macOS: Can I test custom qemu-system-x86_64 command inside LXD snap?

I have been experimenting with getting LXD to run macOS inside a virtual machine. I have made some progress, but it has been slow with many issues that are hard to hack around using the raw.qemu option and manually copying files into the LXD mount namespace so they are even usable.

I am guessing the primary complication here is that LXD only uses SCSI for the disks and the projects that have macOS running on QEMU 4+ are using SATA because that is the only interface type with a working kext driver inside the VM. I have managed to get the VM to successfully boot into OpenCore which can see and start the macOS disk, however it hangs early in the kernel messages, likely due to the boot disk being SCSI instead of SATA (i.e. no kext support for OS on SCSI).

I would like to test a known working qemu-system-x86_64 command line inside of the LXD snad to see whether or not the QEMU 6.2 packaged with LXD can successfully run the VM. Is there a way to “get inside the snap” and manually try a QEMU command line?

You can bind-mount stuff on top of what’s in the snap, though that can get a bit tricky when libraries get involved.

Basically you can do mount -o bind /your/own/file /snap/lxd/current/bin/something and that should propagate to the snap and have it run your version of the binary.

@stgraber Thanks for the suggestion. It helped me out a lot despite being a bit finicky. Long story short, I have succeeded in running a macOS VM inside LXD.

I first started out by getting your suggestion to work which required me to:

nsenter --mount=/run/snapd/ns/lxd.mntns/lxd.mnt cp /snap/lxd/current/bin/qemu-system-x86_64 /tmp/qemu-system-x86_64
mount -o bind /home/anderson/qemu-system-x86_64.sh /snap/lxd/current/bin/qemu-system-x86_64
lxc config set macOS raw.apparmor "/tmp/** mrixkw, /usr/bin/** rixk, /usr/lib/** rixk,"

At this point I am able to dump and hack around the qemu-system-x86_64 command that is executed by LXD. I didn’t end up making much progress with this until I realized this morning that I could copy the qemu-system-x86_64 binary out of the snap and into the Ubuntu Focal environment where I originally setup the VM. After doing so I determined that the QEMU 6.2.0 that is packaged with LXD is absolutely capable (i.e. no missing compile time features, etc).

So, now that I am confident the packaged QEMU can work I went back to tinkering with the QEMU CLI flags as well as the LXD generated qemu.conf and have found the following changes are required:

--- qemu.conf.orig	2022-01-05 13:40:46.843264685 -0800
+++ qemu.conf.new	2022-01-05 14:56:55.619618592 -0800
@@ -4,7 +4,7 @@
 graphics = "off"
 type = "q35"
 accel = "kvm"
-usb = "off"
+usb = "on"
 
 [global]
 driver = "ICH9-LPC"
@@ -110,6 +110,8 @@
 addr = "00.2"
 
 
+[device "usb_keyboard"]
+driver = "usb-kbd"
 
 # Input
 [device "qemu_tablet"]
@@ -118,6 +120,8 @@
 addr = "00.3"
 
 
+[device "usb_tablet"]
+driver = "usb-tablet"
 
 # Vsock
 [device "qemu_vsock"]
@@ -213,6 +217,10 @@
 bus = "qemu_pcie1"
 addr = "00.0"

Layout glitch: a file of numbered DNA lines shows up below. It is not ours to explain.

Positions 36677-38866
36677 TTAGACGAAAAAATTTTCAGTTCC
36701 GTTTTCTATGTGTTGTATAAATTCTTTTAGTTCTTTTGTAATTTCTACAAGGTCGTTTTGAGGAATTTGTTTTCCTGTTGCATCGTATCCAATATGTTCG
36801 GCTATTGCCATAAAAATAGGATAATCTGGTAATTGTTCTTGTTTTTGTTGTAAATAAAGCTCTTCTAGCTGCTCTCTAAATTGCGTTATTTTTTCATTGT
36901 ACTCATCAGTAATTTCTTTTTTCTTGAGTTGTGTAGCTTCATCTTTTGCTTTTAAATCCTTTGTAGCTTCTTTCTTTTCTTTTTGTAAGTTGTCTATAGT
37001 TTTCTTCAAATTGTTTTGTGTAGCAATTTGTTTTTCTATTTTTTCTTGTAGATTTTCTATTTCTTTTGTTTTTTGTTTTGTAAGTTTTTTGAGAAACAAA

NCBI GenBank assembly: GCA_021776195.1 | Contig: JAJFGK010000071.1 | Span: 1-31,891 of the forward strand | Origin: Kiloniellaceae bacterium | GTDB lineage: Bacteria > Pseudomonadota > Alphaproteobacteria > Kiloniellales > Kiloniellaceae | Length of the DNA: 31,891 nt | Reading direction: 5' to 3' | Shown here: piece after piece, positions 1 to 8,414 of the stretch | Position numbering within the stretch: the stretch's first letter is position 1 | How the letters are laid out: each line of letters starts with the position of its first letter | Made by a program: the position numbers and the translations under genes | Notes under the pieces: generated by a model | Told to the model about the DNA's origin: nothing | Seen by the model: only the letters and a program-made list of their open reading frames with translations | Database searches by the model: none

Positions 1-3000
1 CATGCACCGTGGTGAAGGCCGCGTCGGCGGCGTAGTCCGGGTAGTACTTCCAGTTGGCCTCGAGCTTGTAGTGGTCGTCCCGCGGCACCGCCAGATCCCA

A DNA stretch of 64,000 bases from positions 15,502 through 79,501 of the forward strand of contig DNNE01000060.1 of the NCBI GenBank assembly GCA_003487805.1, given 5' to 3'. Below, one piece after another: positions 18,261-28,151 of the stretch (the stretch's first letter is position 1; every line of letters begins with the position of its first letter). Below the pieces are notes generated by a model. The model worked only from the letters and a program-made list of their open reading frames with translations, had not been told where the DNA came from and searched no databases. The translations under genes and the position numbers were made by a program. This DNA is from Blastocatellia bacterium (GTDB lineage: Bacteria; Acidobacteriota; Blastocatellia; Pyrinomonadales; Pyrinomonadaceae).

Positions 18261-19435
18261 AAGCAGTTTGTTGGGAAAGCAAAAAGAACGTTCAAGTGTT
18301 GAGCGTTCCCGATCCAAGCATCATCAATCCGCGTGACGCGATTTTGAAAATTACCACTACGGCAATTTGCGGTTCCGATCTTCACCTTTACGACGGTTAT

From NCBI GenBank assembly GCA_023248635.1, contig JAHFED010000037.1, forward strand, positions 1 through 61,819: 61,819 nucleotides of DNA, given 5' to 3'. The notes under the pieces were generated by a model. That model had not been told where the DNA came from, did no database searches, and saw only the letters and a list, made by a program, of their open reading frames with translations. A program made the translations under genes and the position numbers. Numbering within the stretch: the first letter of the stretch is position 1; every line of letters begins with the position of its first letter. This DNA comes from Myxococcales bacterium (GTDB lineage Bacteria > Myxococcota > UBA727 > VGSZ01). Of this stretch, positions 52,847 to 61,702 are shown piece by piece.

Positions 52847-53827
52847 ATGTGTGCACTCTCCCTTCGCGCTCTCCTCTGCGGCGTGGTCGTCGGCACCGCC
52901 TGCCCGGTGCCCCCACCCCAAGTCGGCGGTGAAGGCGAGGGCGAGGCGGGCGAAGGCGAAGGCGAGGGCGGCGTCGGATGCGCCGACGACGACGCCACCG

+# SATA controller
+[device "sata"]
+driver = "ich9-ahci"
+
 
 
 [device "qemu_pcie2"]
@@ -258,12 +266,8 @@
 
 
 # GPU
-[device "qemu_gpu"]
-driver = "virtio-vga"
-bus = "qemu_pcie3"
-addr = "00.0"
-
-
+[device "qemu_vga"]
+driver = "VGA"
 
 [device "qemu_pcie4"]
 driver = "pcie-root-port"
@@ -285,11 +289,8 @@
 readonly = "off"
 
 [device "dev-lxd_open-core-boot"]
-driver = "scsi-hd"
-bus = "qemu_scsi.0"
-channel = "0"
-scsi-id = "0"
-lun = "1"
+driver = "ide-hd"
+bus = "sata.2"
 drive = "lxd_open-core-boot"
 bootindex = "0"
 
@@ -307,11 +308,8 @@
 readonly = "off"
 
 [device "dev-lxd_root"]
-driver = "scsi-hd"
-bus = "qemu_scsi.0"
-channel = "0"
-scsi-id = "1"
-lun = "1"
+driver = "ide-hd"
+bus = "sata.4"
 drive = "lxd_root"
 bootindex = "1"
 
@@ -337,9 +335,3 @@
 chassis = "7"
 
 
-[device "qemu_pcie8"]
-driver = "pcie-root-port"
-bus = "pcie.0"
-addr = "2.0"
-chassis = "8"
-multifunction = "on"

The changes boil down to 3 primary differences:

  1. Add an ich9-ahci SATA controller and connect the block devices to it instead of SCSI. Remove qemu_pcie8 since it conflicts with the SATA controller.
  2. Switch the GPU from PCIe virtio-vga to PCI VGA
  3. Enable USB and add usb-kbd and usb-tablet devices so keyboard and mouse work over SPICE.

In addition to the qemu.conf changes the following extra settings are needed in the LXD config for the VM:

config:
  raw.qemu: -cpu host,vendor=GenuineIntel -device isa-applesmc,osk=<redacted>
  security.secureboot: "false"
devices:
  open-core-boot:
    boot.priority: "2"
    pool: zfs
    source: open-core-boot
    type: disk
  1. The -cpu host,vendor=GenuineIntel override is to prevent OpenCore from hanging on my Ryzen9. It likely isn’t necessary for hosts that have Intel CPUs.
  2. The -device isa-applesmc override is required for macOS to boot. It is discussed plenty around the Internet and should be left as an override for obvious reasons.
  3. Since the boot process requires two block devices I put OpenCore into a custom volume and forced a high priority to give it bootindex = "0". This change is nice because it prevents really long boot delays due to PXE boot options normally coming before custom volumes.

So, what I am hoping for is maybe a few extra LXD configuration options to address the 3 variations covered in the diff above. For example:

config:
  qemu.gpu = "pci-vga"
  qemu.block.driver = "sata"
  qemu.inputs = "usb"

I don’t think there is anyway I can accomplish all of these via raw.qemu because it goes after the -readconfig flag and the entire scheme doesn’t seem to support a notion of later flags being able to delete and/or override previous options.

Any chance we can see these 3 tweaks via configuration options so users can host macOS VMs using LXD?